Joe Camporeale / USA TODAY Sports

ANALYSIS: Cal offense shoots itself in the foot in shootout with Arizona State

Missed opportunities on offense plagued California in its 51-41 loss to Arizona State on Saturday, with drops, interceptions, a pick six and

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How do you wrap up a game where, in just the fourth quarter, we saw a flea flicker, a pick-six, 45 combined points scored, a field goal banked in off the upright, a toenail-drag touchdown by five-star freshman Demetris Robertson and an onside kick returned for a touchdown? With the Fifth Quarter.

The Defense Did Not Lose This Game

The California defense allowed 34 points against Arizona State in a 51-41 loss on Saturday. The Bears -- the 126th rushing defense in the nation -- held the No. 16 rushing attack to just 164 yards on the ground, with 72 of those coming from quarterback Manny Wilkins, who ran 23 times. In the first half, Cal forced four three-and-outs, and three field goals. This was not the defense's loss. This one is squarely on the offense.

"We had opportunities in the first half to be up a lot more than two touchdowns. That was our issue," said head coach Sonny Dykes. "Defensively, we were playing good football, the defense was getting the ball back, and the offense didn't execute well enough. Had the offense executed well enough, it would have been much more than a 14-point lead coming into halftime."

With just over six minutes to go in the first quarter, Cal had a chance to go up 10-0, but a second-and-17 play-action pass from Davis Webb to fullback Malik McMorris was dropped by the sophomore, the ball popping out as he hit the ground near mid field. The Bears tried a field goal, and, for the first time this season, Matt Anderson missed.

On Cal's next drive of the first quarter, up 7-0, the Bears took the ball at their own nine, and on second-and-12, Webb, with three receivers to his right, threw into a trio of Sun Devils defenders. Luckily for Cal, the ball was out of bounds, but Chad Hansen broke deep and was open down field. On third-and-12, in the face of a six-man rush, Webb hit Ray Hudson squarely in the chest, but the redshirt junior dropped the ball, preventing Cal from getting into its hurry-up offense right when the Bears had Arizona State on its heels.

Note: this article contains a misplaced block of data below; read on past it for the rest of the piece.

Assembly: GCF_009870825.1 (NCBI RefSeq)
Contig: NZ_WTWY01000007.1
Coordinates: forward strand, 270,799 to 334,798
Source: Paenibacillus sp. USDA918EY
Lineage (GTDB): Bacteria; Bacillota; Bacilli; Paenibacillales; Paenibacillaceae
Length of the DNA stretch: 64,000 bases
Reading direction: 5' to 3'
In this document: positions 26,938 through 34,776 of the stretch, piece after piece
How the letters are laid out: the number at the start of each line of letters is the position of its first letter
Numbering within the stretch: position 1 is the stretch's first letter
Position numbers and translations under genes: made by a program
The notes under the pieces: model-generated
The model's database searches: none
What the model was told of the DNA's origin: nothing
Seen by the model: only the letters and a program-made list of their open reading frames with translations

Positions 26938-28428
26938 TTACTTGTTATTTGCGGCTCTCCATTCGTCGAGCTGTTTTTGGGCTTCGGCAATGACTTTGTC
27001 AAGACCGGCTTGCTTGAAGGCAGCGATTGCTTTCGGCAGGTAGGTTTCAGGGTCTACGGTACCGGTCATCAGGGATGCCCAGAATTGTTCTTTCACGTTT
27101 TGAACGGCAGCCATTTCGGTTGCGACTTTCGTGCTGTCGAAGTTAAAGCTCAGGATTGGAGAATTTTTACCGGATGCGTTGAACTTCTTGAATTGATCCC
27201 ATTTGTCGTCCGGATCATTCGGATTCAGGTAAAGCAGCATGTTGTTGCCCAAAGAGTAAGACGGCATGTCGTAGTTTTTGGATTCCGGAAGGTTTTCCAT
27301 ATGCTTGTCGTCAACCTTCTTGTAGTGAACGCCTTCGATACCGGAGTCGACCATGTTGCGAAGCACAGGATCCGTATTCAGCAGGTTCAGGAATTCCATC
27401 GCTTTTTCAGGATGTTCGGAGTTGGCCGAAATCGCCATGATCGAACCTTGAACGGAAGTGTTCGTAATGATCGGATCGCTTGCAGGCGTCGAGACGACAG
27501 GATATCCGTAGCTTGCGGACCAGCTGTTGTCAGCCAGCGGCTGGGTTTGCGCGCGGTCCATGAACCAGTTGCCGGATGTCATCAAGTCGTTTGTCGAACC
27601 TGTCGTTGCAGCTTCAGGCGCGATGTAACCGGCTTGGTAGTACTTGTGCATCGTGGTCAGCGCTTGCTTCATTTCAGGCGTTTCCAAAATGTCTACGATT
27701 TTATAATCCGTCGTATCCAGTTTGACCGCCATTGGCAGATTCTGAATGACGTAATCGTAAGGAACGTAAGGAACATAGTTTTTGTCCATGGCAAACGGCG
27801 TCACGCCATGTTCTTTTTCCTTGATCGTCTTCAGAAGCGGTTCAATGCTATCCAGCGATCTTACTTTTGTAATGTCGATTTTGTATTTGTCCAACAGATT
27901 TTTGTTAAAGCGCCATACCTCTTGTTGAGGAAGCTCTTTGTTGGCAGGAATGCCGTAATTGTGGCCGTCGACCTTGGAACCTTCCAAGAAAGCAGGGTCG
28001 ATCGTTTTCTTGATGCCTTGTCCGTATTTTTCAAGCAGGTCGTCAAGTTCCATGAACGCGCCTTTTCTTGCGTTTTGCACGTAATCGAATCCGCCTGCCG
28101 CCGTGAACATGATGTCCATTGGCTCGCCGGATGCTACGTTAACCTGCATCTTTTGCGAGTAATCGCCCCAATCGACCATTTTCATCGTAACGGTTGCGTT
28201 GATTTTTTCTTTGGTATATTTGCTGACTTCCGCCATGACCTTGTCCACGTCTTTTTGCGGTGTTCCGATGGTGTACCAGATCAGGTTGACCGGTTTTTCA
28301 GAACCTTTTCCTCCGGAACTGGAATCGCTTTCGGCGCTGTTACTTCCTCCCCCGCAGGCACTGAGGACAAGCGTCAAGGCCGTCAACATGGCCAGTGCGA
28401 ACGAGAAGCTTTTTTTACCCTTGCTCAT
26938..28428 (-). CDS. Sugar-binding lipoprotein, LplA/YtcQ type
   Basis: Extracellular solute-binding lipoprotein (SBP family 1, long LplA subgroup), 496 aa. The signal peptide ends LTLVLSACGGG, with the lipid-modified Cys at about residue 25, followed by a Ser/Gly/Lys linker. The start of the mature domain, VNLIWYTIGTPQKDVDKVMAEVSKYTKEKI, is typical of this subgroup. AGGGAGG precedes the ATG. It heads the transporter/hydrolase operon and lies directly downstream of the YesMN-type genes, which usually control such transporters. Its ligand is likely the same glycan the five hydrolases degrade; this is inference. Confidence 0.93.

After ripping off 62 plays on offense in the first half en route to a 24-10 lead, the Bears snapped just 40 times after half on offense (with 12 of those coming on one drive), meaning the defense was on the field for 18 minutes and 27 seconds in the second half. In the first, the Bears' defense was on the field for 11 minutes and 48 seconds.

After halftime, Cal went three-and-out twice, and turned the ball over three times, resulting in 10 points, and the kickoff return of the onside kick added seven more.

The Bears held Arizona State -- which averaged 260.7 rushing yards per game -- to just 164 (89 in the second half), and held the Sun Devils -- who averaged 525.7 yards of offense per game -- to 454 total yards of offense.

Before the first of two Davis Webb interceptions (the second, by Laiu Moeakiola, was returned 28 yards for a touchdown with 2:52 left), the Sun Devils' average starting position was their own 27-yard line. Return specialist Tim White had just 31 yards on kickoff return, and 46 on punt return. While special teams appear to have done their job, Cal's average starting position on the game was its own 23-yard line, and their own 20 when you take out the drive that started with Allensworth's interception. With seven touchbacks out of 15 kickoffs, that means that when the Bears did return kicks, they weren't getting very far. Having to travel seven more yards per drive sucked up a lot of Cal's 637 total yards of offense.

Arizona State averaged 0.67 turnovers per game before tonight. Against the Bears, they tallied three, all of them within the final 6:21.

Yes, the onside kick returned for a touchdown by D.J. Calhoun with 48 seconds left was a back-breaking moment, but defense and special teams largely held up their end of the bargain, outside of the return game.

Story of 2 Halves

In the first half, Cal mixed up the first-down play calling. At no point did the Bears run or pass more than two times in a row on first down, with an 11-pass (including two sacks), 12-run split. In the first half, Cal had four plays of over 20 yards, and in the third quarter, the Bears had just one.

Cal started the second half with seven straight runs on first down, with the first two dropbacks resulting in an interception and a sack. Cal went 0-for-3 with that sack and a pick on its first five dropbacks in the second half.

"We had a 14-point lead, and at times, we looked pretty comfortable," Dykes said. "We knew those guys were going to come back in the second half. They have a very, very, very talented football team. We knew that they were going to make some plays. Some of those guys were clearly going to make some plays in the second half. We're going to have to execute at a higher level, and kept the pressure on us."

Wilkins hit eight of his first 10 passes after the break, and went 16-for-20 in the second half for 228 of his 290 passing yards.